Around the Lower Macleay trailhead, there is a covered pavilion, picnic benches (including one accessible picnic bench), bicycle parking, and restrooms. There is a fieldhouse maintained by Portland Parks & Recreation here which is used to store tools, but is not open to the public except for two restrooms designed for use by people with disabilities. The paved trail begins at this location and passes under a bridge before it connects with Balch Creek after about 250ft. Near this location are large interpretive signs sharing information about the ecology of the area, as well as a large map of this region of Forest Park. The paved trail traverses a length of about .2 miles through the park, including along Balch Creek, over a bridge, and to a viewing area overlooking the creek that serves as a good turnaround location.
Parking is allowed at the trailhead, and is quite limited. There are three accessible parking spaces at the trailhead, as well as three spaces open to the broader public. There is also parking along the nearby residential streets.
This is a very popular trailhead and is used by runners, hikers with dogs, and families. Use is highest on the weekends and during the warmer, drier months.
Location and Arrival
The location of the Lower Macleay trailhead is 2960 NW Upshur Street, Portland, OR 97210.
There is limited parking at the trailhead, which contains a roundabout with parking stalls located along the outer edge. There are three ADA accessible parking stalls at this location, as well as three additional stalls open to the broader public. There is additional parking along the nearby residential streets.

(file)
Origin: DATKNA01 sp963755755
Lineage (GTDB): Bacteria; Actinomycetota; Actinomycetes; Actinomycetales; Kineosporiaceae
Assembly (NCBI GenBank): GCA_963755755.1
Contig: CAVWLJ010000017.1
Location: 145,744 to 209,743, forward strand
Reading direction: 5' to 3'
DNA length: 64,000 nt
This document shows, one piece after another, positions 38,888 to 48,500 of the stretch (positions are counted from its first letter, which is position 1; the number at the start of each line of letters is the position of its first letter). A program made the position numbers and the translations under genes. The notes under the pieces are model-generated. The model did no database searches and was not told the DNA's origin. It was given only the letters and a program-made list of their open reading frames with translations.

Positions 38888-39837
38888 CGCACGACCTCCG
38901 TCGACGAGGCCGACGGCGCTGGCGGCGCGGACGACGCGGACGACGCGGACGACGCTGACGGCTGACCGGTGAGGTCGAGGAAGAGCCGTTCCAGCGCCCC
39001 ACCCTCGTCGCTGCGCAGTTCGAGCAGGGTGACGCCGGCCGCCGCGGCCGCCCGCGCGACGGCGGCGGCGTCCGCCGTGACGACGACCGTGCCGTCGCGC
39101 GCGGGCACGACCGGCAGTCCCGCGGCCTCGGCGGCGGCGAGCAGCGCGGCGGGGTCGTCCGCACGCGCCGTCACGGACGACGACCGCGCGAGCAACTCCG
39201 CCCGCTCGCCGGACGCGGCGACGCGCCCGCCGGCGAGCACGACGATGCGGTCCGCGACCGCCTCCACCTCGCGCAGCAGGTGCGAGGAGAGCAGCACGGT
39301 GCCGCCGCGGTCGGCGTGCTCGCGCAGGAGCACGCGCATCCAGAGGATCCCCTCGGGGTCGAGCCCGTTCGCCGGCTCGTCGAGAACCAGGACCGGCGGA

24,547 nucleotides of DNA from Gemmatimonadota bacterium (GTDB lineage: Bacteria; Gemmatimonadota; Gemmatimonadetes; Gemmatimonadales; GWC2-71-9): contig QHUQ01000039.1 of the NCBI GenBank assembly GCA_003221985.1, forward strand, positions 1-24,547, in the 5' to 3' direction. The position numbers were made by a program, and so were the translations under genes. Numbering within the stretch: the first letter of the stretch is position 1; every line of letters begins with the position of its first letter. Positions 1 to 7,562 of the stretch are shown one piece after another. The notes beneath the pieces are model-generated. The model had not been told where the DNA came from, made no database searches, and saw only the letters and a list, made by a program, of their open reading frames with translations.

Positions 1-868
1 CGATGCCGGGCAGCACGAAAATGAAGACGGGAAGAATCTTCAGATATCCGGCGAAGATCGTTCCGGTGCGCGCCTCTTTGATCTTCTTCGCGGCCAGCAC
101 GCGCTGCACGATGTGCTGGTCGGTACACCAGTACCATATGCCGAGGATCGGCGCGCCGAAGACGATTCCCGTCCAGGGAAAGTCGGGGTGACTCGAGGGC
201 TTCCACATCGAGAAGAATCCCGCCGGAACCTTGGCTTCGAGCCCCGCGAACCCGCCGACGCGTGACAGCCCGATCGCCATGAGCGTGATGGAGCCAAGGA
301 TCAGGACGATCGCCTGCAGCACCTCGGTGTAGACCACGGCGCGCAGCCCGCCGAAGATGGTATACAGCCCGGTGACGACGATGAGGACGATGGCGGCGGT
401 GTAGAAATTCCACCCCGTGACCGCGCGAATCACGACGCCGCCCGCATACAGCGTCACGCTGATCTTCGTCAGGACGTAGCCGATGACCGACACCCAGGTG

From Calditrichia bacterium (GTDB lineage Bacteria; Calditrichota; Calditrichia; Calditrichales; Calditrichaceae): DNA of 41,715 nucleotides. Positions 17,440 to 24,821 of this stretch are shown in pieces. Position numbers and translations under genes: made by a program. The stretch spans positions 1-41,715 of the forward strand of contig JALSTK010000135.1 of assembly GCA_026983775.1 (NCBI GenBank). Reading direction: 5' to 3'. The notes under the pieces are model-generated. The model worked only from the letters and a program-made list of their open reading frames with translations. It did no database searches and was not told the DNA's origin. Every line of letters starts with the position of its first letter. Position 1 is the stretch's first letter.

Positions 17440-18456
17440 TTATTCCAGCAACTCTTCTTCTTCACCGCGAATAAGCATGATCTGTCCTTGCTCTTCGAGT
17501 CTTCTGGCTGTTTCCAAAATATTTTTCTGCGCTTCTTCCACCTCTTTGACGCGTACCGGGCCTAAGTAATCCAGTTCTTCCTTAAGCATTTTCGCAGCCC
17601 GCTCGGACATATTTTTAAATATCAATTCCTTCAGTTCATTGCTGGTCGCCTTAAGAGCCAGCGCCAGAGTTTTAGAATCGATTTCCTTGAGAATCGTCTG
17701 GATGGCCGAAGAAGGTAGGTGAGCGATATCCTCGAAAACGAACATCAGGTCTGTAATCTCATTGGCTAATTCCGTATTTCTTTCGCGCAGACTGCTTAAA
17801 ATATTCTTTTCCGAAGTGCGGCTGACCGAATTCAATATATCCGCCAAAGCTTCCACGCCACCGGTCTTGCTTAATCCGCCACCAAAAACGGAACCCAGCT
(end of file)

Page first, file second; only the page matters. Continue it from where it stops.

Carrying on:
TriMet bus lines 15, 26, and 77 provide access to Lower Macleay trailhead. You can plan your trip with TriMet using the TriMet trip planner. You can also access the trailhead using TriMet Paratransit services. The trailhead is also served by Portland WAV services which you can call at 503-865-4928. Read more about how to access the Lower Macleay Trailhead via public transit.
The Lower Macleay trailhead features a covered pavilion with a paved floor and several benches and picnic benches inside; picnic benches in the grassy area (including one accessible picnic bench); bicycle parking; and restrooms. There is a fieldhouse maintained by Portland Parks & Recreation here which is used to store tools, but is not open to the public except for two ADA restrooms. There is also a water fountain with space to pull under in a chair or other mobility device. The trailhead also features a garbage can near the pavilion, and a garbage can and a doggie bag station near the accessible picnic bench. There is limited signage at the trailhead.